The link between this year's Qatar World Cup and the Qatari owners of PSG is a clear one. The pressure from Qatar has gone to the political authorities in France and even French president Emmanuel Macron got involved in putting pressure on Mbappe to stay.
Not so long ago I was getting very clear indications from the PSG entourage that nothing could change his mind about leaving. Even when there was talk of one of his idols, Zinedine Zidane, coming in as manager, it was said that would not be enough to convince him to remain in Paris.
But all those impressions changed over the past few weeks and the PSG players started to think he was staying.
From a purely footballing point of view, one element Mbappe might have considered is whether he can win the Ballon d'Or at PSG. For that to happen, he would need to have a near-perfect Champions League campaign with PSG, scoring 10 goals or more and winning the tournament, fighting with the likes of Real's Karim Benzema, Erling Haaland, now at Manchester City, and Dusan Vlahovic, at Juventus. It is harder to win an individual trophy at PSG.
But it may well be that he still ends up at the Bernabeu one day, of course. His age is not an issue because, at 23, he knows he can stay for a couple of years at PSG and help them win that elusive Champions League trophy, then go to Madrid and have five or six years there at his absolute peak.
For now, for Madrid, it is an embarrassing conclusion to their pursuit of a player who would have been the first cast-iron Galactico since Ronaldo's departure in 2018, or you could argue the first one to arrive since Eden Hazard joined in 2019. They will have to explain it to their fans somehow.
Perez has been exposed by this given the months of confident briefing from the Madrid side that a deal would happen, and waiting for Mbappe's arrival has slowed down their squad planning in other areas.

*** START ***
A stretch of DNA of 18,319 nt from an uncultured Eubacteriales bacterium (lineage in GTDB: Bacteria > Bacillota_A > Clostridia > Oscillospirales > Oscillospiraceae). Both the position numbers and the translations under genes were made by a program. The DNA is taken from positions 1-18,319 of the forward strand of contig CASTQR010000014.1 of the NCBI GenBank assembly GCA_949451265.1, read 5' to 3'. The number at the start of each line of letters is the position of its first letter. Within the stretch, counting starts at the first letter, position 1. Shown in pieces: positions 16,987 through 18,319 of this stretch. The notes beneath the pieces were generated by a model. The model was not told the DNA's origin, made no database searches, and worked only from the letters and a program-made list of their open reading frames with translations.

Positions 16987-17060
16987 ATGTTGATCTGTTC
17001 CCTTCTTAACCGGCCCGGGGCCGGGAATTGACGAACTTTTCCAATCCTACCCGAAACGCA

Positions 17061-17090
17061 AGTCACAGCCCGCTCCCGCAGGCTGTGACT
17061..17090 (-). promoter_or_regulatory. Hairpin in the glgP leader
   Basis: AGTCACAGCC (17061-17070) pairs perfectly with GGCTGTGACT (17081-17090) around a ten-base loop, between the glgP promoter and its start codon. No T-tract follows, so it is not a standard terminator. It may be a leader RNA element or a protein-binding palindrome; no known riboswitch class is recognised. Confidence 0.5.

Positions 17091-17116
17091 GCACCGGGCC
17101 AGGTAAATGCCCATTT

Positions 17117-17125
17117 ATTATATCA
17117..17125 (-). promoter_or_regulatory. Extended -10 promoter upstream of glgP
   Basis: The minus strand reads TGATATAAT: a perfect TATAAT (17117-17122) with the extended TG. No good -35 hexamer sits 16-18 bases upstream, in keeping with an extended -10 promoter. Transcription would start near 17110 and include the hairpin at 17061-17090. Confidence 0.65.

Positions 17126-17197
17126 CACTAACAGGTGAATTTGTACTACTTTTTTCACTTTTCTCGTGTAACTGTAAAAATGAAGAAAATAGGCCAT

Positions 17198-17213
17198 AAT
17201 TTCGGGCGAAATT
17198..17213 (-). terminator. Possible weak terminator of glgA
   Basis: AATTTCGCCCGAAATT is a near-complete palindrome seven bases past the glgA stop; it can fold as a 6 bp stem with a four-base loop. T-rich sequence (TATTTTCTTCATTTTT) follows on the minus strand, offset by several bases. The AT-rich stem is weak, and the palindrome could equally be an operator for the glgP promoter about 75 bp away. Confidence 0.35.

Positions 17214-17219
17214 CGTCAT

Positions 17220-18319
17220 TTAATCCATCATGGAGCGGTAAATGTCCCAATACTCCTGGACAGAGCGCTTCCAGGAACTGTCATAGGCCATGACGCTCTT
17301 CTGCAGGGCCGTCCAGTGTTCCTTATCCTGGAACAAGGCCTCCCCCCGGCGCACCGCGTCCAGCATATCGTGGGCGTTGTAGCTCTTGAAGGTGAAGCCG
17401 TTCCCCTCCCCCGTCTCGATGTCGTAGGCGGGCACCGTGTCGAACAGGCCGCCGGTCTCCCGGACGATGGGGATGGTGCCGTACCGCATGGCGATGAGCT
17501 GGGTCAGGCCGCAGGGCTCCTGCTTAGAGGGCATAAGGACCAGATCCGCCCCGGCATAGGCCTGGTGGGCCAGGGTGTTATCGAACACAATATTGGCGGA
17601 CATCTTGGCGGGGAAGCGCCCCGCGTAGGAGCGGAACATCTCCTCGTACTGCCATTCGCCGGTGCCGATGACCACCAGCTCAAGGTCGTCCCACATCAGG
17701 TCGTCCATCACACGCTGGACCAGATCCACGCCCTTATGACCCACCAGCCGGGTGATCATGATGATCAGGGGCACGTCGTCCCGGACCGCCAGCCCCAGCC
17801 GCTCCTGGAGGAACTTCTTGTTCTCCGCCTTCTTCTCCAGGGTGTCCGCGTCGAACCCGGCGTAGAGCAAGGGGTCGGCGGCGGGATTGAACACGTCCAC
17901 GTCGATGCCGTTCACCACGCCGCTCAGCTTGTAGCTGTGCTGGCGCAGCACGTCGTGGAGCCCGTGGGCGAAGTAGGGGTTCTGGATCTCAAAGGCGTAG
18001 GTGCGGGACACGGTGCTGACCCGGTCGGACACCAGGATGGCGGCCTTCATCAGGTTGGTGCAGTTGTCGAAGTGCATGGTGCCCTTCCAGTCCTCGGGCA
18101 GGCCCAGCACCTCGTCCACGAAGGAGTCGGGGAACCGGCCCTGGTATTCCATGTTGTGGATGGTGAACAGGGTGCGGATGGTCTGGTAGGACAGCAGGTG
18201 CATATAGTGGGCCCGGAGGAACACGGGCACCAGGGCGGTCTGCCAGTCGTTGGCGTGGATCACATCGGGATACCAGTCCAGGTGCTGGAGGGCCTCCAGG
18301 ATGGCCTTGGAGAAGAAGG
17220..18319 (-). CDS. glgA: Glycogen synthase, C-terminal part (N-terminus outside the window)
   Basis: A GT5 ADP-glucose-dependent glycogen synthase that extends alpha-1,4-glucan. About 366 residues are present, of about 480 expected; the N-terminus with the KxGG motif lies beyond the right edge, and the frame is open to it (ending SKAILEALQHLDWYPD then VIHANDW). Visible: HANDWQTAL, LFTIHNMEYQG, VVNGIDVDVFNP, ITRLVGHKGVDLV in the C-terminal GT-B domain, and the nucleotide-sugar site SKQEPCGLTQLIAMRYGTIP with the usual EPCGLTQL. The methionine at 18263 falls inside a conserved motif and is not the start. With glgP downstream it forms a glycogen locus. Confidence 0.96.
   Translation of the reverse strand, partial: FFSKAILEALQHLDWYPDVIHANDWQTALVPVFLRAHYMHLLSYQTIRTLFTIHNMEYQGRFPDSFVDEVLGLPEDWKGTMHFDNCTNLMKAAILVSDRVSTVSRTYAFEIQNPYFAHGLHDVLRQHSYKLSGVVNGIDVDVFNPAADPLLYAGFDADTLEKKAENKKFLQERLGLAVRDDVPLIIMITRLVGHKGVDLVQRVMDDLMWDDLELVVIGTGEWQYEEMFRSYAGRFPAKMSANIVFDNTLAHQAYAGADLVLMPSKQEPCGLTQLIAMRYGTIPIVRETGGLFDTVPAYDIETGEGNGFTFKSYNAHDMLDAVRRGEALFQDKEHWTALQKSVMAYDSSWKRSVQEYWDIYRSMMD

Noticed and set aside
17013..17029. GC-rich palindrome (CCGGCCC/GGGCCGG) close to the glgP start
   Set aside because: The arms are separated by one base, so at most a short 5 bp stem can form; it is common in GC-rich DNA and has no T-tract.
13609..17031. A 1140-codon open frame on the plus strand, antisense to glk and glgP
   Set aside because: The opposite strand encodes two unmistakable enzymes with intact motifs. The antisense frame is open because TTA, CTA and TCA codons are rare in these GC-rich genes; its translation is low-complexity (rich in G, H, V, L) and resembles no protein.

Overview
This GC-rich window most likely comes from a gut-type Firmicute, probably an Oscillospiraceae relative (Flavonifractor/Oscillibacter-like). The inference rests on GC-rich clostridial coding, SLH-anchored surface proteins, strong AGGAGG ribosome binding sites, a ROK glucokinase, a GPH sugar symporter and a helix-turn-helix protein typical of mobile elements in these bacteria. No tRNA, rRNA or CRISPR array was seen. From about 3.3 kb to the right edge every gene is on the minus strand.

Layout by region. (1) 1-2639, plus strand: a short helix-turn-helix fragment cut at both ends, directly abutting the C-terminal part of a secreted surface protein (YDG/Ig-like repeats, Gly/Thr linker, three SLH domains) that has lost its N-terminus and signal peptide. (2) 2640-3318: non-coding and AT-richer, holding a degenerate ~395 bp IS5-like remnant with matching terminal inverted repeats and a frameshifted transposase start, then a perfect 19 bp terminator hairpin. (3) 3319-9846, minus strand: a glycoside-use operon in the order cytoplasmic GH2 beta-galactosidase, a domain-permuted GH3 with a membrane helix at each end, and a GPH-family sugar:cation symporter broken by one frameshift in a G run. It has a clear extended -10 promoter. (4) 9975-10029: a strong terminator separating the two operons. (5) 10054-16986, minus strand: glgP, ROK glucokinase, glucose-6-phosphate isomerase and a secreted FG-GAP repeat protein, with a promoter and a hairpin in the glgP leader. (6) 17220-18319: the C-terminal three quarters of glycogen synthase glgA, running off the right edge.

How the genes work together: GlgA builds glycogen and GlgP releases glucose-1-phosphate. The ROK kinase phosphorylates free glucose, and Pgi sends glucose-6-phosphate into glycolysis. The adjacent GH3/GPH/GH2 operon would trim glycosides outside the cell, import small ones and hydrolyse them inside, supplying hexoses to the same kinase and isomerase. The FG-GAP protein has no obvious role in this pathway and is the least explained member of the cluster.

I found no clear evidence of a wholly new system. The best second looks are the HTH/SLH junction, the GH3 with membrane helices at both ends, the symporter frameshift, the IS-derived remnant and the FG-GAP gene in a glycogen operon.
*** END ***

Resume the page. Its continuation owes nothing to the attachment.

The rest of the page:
We will probably hear again that this is confirmation Madrid and other La Liga teams can't compete with what they call 'state clubs' (La Liga president Javier Tebas mentioned that last week). Real Madrid will try to make it clear the club did all they could to get him.
Now Mbappe's decision has been made, you might think it would be greeted as universally great news by PSG supporters, but remember they have whistled their Paris-born striker this season.
Of course the fans will celebrate but there is such a disharmony outside the club that PSG will have to do much more to keep everyone happy. Big decisions are still required, perhaps finding a new manager and director of football, though Mbappe has got a very good relationship with current boss Mauricio Pochettino.
For now, they have done enough to satisfy Mbappe and they will hope that is the catalyst for them to finally win the Champions League they crave so much.
Guillem Balague writes a regular column throughout the season and also appears every Thursday on BBC Radio 5 Live's Football Daily podcast, when the focus is on European football.
You can download the latest Football Daily podcast here.